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US judge vets potential jurors for Ghislaine Maxwell trial

In this courtroom sketch, Ghislaine Maxwell, center, listens during a court hearing flanked by her attorneys, Bobbi Sternheim, left, and Jeffrey Pagliuca, right, November 1, 2021, in New York. (AP Photo/Elizabeth Williams)
In this courtroom sketch, Ghislaine Maxwell, center, listens during a court hearing flanked by her attorneys, Bobbi Sternheim, left, and Jeffrey Pagliuca, right, November 1, 2021, in New York. (AP Photo/Elizabeth Williams)

NEW YORK — Prospective jurors get their first glimpse of Ghislaine Maxwell, the British socialite charged with helping Jeffrey Epstein sexually abuse girls and women, when a US judge began questioning them individually today.

Wearing a black suit, Maxwell hugged her lawyers when she entered the courtroom and briefly sketched a courtroom artist who was drawing her.

Judge Alison J. Nathan’s questions in Manhattan federal court are aimed at seeing if potential jurors can stay impartial in the sordid case against Maxwell. Nathan sits about 10 feet (3 meters) away from each prospective juror as they are put in the jury box to sit alone during questioning that is to last about 10 to 15 minutes each.

The 12 jurors and six alternates who will hear the case will not be chosen until November 29, when opening statements will begin.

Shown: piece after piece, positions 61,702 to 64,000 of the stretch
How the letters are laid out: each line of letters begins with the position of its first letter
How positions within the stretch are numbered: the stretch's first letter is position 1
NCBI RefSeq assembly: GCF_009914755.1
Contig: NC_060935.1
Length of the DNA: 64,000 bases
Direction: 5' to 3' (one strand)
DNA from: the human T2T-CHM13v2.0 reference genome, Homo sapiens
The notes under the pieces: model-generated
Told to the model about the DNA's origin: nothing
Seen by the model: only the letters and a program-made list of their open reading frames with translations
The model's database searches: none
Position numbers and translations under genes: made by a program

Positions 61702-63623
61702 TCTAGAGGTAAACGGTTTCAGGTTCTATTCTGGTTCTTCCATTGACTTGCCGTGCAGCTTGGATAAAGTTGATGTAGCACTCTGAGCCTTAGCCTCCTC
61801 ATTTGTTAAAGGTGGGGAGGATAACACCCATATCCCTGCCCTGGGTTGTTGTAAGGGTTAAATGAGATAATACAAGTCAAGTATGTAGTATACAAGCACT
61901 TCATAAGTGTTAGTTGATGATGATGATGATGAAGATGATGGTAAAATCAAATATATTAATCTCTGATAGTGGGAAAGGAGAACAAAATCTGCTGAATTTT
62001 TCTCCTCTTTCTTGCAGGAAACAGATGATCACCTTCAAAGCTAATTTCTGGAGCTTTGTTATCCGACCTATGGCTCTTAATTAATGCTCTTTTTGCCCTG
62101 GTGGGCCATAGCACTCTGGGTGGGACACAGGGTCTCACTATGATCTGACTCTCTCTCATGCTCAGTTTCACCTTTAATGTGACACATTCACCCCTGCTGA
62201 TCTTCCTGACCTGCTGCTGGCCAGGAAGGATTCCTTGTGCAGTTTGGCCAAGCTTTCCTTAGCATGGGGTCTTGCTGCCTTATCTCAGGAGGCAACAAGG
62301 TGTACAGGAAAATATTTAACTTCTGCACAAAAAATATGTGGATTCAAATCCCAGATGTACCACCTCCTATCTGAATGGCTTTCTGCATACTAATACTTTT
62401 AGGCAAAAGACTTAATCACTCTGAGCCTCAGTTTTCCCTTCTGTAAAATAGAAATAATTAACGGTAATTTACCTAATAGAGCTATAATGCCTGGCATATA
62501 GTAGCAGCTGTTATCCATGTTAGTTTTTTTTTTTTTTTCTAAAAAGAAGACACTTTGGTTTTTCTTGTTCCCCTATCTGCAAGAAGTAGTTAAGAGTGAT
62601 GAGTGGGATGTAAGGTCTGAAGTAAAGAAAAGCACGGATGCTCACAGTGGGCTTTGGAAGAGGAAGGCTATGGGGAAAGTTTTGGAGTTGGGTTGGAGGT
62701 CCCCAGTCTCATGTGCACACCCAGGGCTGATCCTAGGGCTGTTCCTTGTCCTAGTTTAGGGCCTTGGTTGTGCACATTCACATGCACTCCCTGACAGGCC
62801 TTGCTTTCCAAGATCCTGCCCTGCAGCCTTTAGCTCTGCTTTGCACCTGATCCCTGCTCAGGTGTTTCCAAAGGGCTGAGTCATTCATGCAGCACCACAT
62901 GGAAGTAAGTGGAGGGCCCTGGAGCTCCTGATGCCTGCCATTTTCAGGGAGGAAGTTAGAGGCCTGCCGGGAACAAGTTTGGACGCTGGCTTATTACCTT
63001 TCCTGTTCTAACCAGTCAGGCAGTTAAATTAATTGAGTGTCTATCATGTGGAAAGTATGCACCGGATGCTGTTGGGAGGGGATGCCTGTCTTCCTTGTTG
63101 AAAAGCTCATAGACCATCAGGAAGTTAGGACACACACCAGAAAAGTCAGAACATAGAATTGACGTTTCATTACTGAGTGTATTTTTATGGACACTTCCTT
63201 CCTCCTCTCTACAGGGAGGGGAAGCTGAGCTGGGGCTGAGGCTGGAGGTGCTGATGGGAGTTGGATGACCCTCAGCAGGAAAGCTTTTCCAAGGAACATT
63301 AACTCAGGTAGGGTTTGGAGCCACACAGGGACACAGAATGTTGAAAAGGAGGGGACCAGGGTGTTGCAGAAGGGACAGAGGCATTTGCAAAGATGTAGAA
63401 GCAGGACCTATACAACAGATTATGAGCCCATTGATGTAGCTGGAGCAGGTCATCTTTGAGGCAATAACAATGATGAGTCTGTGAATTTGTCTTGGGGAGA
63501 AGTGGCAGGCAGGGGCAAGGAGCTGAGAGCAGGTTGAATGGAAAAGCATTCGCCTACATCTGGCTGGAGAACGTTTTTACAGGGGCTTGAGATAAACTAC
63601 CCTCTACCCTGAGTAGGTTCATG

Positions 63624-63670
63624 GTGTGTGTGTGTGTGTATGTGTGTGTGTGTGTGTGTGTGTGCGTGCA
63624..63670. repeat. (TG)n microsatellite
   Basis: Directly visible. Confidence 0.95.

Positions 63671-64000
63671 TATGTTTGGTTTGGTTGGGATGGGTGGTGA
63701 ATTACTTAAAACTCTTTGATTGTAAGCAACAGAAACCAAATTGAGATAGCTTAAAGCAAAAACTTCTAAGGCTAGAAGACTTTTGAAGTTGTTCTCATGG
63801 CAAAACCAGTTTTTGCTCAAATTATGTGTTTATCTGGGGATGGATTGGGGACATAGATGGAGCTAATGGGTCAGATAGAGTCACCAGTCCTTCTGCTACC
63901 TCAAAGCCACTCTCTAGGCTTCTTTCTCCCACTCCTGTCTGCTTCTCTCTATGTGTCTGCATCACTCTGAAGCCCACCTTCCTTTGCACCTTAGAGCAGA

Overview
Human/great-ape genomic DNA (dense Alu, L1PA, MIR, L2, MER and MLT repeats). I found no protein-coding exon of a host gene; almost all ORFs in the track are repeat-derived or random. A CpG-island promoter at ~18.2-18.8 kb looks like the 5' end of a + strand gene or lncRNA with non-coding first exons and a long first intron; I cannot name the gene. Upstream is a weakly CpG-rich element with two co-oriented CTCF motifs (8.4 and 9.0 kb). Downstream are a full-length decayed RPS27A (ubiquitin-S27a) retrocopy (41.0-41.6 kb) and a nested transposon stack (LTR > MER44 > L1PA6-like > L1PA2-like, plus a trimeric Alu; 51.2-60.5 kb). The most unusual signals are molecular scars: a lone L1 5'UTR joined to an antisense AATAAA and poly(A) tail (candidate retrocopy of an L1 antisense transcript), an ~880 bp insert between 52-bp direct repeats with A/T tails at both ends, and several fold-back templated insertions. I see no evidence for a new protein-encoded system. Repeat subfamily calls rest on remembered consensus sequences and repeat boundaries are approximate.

Maxwell, 59, has pleaded not guilty to charges she groomed underage victims to have unwanted sex with Epstein. She has vehemently denied wrongdoing.

Epstein was arrested in 2019, but the case against him took a shocking turn when the financier and convicted sex offender killed himself while awaiting trial.

After Epstein’s death, prosecutors turned their sights on Maxwell, his ex-girlfriend.

The wealthy, Oxford-educated socialite is the daughter of British publishing magnate Robert Maxwell, who died in 1991 after falling off his yacht — named the Lady Ghislaine — near the Canary Islands while facing allegations he’d illegally looted his businesses’ pension funds. Ghislaine Maxwell holds US, British and French citizenships and was repeatedly denied bail in the run-up to her trial.

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